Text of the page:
Clin Hypertens.  2022;28(1):15. 10.1186/s40885-022-00196-4.

Circulating 25-hydroxyvitamin D levels and hypertension risk after adjusting for publication bias

  • 1Department of Preventive Medicine, Jeju National University College of Medicine, 102 Jejudaehak-ro, Jeju-si, Jeju Province 63243, Korea


Previous systematic reviews reported that serum vitamin D deficiency was associated with risk of hypertension. The aim was to conduct a meta-epidemiological analysis for evaluating the potential effects of publication bias.
The selection criterion was defined as a follow-up study for evaluating the association between circulating 25-hydroxyvitam D level and hypertension risk in adults. A funnel plot and Egger’s test were used to detect a publication bias. If a publication bias was identified, trim-and-fill analysis (TFA) with linear estimator was performed to estimate a summary relative risk (sRR).
The meta-analysis of 13 cohorts resulted in the lower the vitamin D, the higher the risk of hypertension statistically significant (sRR, 1.22; 95% confidence interval [CI], 1.05 to 1.41). But The P-value of Egger’s test (=0.015) and asymmetry of the funnel plot showed that there was a publication bias. TFA resulted in that statistical significance disappeared in the association between vitamin D level and hypertension risk in total cohorts (filled sRR, 1.03; 95% CI, 0.89 to 1.18) as well as men and women cohorts.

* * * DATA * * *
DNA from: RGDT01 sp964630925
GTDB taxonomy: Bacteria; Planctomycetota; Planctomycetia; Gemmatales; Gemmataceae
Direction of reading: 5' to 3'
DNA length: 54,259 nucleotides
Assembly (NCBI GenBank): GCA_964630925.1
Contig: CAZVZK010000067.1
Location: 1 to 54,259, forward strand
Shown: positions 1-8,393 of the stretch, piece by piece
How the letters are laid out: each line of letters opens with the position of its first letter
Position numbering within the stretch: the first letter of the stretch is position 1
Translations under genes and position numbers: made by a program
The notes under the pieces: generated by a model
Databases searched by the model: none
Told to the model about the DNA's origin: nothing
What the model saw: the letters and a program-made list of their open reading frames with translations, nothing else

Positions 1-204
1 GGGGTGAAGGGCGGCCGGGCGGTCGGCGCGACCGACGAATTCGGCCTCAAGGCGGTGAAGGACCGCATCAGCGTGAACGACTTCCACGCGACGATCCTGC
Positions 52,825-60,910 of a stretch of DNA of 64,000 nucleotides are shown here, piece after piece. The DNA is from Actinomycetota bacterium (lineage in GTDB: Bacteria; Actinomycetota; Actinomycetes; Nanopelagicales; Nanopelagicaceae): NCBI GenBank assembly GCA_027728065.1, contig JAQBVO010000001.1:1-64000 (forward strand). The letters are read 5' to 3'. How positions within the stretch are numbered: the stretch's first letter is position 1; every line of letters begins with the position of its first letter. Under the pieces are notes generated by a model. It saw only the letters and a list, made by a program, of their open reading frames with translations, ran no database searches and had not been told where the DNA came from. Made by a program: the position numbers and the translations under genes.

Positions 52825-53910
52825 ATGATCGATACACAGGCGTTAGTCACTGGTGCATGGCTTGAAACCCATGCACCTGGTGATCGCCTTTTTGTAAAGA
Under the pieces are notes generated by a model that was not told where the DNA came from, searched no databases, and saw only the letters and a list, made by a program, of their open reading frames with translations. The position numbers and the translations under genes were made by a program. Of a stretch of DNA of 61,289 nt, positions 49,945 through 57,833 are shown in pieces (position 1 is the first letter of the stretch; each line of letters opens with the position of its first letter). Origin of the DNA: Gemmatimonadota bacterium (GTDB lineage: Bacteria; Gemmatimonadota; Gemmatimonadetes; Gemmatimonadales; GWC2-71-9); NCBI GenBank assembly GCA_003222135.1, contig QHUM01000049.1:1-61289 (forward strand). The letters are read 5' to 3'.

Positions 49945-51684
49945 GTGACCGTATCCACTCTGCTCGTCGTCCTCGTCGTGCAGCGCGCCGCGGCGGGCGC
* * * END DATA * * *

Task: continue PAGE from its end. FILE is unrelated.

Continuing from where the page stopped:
The publication bias-adjusted results by TFA had no statistically significant association between vitamin D levels and the risk of hypertension. The significant results in previous systematic reviews might be interpreted as due to publication bias.


Vitamin D; Hypertension; Publication bias; Systematic review; Meta-analysis
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